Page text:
Zambales Province is located in the Central Luzon region, north of Bataan and lies on the western shores of Luzon along the West Philippine Sea. Zambales Province is noted for its picturesque coastline featuring many coves and inlets and offers an authentic slice of coastal life. Its thin coastline has generated a string of small fishing villages, supported by fishing, making bagoong (fermented fish sauce) and harvesting salt, and by their cottage industries. The rugged Zambales Mountains occupying the eastern portion of the long, narrow province provide a natural barrier for the province. The range stretches from Lingayen Gulf in the north to the entrance of Manila Bay in the south and rises to High Peak, about 6,683 ft in the north central Zambales province. Zambales is the second largest among the seven provinces of Central Luzon after Nueva Ecija.
Subic Bay, at the southern end of the province, provides a natural harbor and was the location of the U.S. Naval Base Subic Bay until its closure in 1992. The chartered city of Olongapo is in the south on Subic Bay.
Zambales came from the word Zambal which is a Hispanized term for Sambali, referring to the native language spoken by the early Austronesian inhabitants of the place. Another version states that the name came from the word samba, meaning worship because when the Spanish came, they found the natives to be highly superstitious, worshipping the spirits of their ancestors and believing in mysteries that have been handed down through generations. It could also originate from the word Zambo, a term used by the Iberian (Spanish and Portuguese) empires to distinguish people of African descent. The province is home to the Aetas, the aboriginal people of the Philippines who share Afro-ethnic similarities.
The Aeta people of Mount Pinatubo were the earliest inhabitants. They were later followed by the Sambal people, an Austronesian people, said to be of Malay descent, but differed from neighboring groups in that the men shaved their heads, leaving only a large lock of hair at the back. Most of the indigenous tribes – the Zambals and the Aetas – moved into Luzon’s interior with the arrival of the more dominant Tagalog and Ilocano settlers.
Today, Tagalogs have resettled southern Zambales, with Ilocanos in the central region. The indigenous Zambals have been pushed north, near Pangasinan, where in the mountain areas there were once government reservations for Aeta Negritos. Owing to the destruction of Mt. Pinatubo, however many of the Aetas have been forced to relocate elsewhere.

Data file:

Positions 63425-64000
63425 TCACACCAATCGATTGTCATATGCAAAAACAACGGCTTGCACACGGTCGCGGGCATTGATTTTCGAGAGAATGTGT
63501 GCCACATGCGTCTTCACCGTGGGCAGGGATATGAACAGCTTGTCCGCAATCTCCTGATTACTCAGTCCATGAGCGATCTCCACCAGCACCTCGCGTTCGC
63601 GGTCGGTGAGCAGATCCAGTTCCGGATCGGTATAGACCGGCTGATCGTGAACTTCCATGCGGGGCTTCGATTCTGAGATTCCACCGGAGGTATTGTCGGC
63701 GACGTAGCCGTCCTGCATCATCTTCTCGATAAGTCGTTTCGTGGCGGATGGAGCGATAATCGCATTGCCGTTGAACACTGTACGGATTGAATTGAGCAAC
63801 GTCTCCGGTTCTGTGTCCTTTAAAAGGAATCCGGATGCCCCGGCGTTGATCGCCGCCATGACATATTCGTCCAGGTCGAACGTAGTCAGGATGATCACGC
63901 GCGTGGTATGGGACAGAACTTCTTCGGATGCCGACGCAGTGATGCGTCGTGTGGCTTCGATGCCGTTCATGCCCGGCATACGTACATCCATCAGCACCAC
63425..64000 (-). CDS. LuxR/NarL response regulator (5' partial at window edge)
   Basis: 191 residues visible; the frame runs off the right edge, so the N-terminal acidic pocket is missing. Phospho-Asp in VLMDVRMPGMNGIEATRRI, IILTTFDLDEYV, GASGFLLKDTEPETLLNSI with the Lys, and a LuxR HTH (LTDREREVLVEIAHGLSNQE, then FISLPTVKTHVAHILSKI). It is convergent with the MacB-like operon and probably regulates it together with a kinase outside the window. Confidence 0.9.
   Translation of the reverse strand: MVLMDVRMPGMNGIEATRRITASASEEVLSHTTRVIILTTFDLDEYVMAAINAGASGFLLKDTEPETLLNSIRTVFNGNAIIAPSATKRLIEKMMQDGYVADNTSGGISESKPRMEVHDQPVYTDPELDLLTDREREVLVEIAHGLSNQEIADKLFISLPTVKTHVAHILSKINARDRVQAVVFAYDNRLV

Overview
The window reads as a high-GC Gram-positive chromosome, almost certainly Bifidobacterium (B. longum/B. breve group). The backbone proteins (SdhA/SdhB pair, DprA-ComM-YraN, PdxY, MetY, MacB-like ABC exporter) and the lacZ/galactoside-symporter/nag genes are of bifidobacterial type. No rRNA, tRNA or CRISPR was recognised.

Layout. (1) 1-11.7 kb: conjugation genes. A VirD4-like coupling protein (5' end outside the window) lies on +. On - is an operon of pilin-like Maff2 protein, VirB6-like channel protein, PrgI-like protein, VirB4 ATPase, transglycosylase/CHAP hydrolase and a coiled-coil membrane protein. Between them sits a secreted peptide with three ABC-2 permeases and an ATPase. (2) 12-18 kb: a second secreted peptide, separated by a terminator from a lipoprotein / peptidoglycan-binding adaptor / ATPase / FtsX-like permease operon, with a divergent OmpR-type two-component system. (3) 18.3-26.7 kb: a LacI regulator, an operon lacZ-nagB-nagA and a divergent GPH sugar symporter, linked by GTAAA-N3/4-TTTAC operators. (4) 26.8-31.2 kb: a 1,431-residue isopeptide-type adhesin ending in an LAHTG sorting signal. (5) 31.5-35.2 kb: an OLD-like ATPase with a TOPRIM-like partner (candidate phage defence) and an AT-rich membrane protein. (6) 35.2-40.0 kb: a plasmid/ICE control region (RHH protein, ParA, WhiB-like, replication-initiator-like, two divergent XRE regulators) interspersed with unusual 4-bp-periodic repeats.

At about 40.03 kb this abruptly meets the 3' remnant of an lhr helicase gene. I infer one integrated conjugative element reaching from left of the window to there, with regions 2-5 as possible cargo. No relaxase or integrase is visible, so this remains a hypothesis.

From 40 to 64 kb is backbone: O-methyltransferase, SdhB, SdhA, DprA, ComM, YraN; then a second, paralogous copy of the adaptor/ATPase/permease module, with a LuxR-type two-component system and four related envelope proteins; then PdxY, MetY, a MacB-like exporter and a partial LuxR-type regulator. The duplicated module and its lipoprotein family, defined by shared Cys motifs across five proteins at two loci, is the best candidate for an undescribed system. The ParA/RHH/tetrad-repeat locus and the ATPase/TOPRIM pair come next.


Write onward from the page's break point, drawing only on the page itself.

Most of the people of southern Zambales are migrants from different parts of the country due to the influx of job opportunities brought on by the U.S. Subic Naval Base (San Antonio and Subic) during the American regime of the country. Many people found jobs and permanently settled there. The presence of the Americans greatly influenced the culture and way of life of the inhabitants.
Together with Bataan, Zambales was among the first areas of Luzon brought under Spanish control. Among the earliest towns founded were Subic in 1572; Botolan also in 1572; Masinloc in 1607; Iba in 1611; and Santa Cruz in 1612. When Juan de Salcedo plundered the region’s western coast in 1572, he encountered a fierce and proud mountain people, the Zambals, who gave him such trouble that he mounted a punitive expedition to eradicate them.
During the Spanish period, a 1774 map was made, which clearly named Scarborough Shoals as Panacot Shoal, a feature under complete sovereignty of Spanish Philippines, specifically of Zambales. The shoal’s name was chosen by Captain Philip D’Auvergne, whose East India Company, East Indiaman Scarborough briefly grounded on one of the rocks on September 12, 1784, before sailing on to China. When the Philippines was granted independence in the 19th century and 20th century, Scarborough Shoal was passed by the colonial governments to the sovereign Republic of the Philippines.
Masinloc was the province’s first capital. However, the capital was moved around to three different towns during its history before finally settling in Iba, due to its strategic location in the middle of the province. The first civil governor of Zambales during the colonial American era was Potenciano Lesaca from 1901-1903.
During the dictatorship of Ferdinand Marcos, Zambales was one of the most militarized areas in the Philippines as majority of the people were against martial rule. Many opposition Sambals were detained, tortured, killed, electrocuted at the genitalia, or were listed as ‘missing’. The province was one of the main supporters of the People Power Revolution in Manila, which toppled the 21-year dictatorship and installed Corazon Aquino as president, bringing back democracy to the country.
The 2012 Scarborough Shoal standoff led to a situation where access to the shoal was restricted by the People’s Republic of China. However, in 2016, following meetings between the Philippine president Duterte and his PRC counterparts, the PRC allowed Filipino fishermen to access the shoals for fishing.
In 2018, it was revealed that for every 3,000 peso worth of fish catch by Sambal fisherfolks, China siphoned them in exchange for ‘two bottles of mineral water’ worth 20 pesos. The revelations led to public unrest against China and the Duterte-administered Philippine government. Filipino president Rodrigo Duterte fired back against his fellow Filipinos, including those from Zambales, saying that China’s acts were ‘fine’ as they were ‘only barter’. In June 14, 2018, China’s destruction of Scarborough Shoal’s reefs surged to an extent which they became visible via Google Earth and Philippine satellites, as confirmed by the University of the Philippine Diliman.
Insight Guide Philippines by Discovery Channel
Philippines Handbook by Carl Parkes
Travelers Philippines Companion by Kirsten Ellis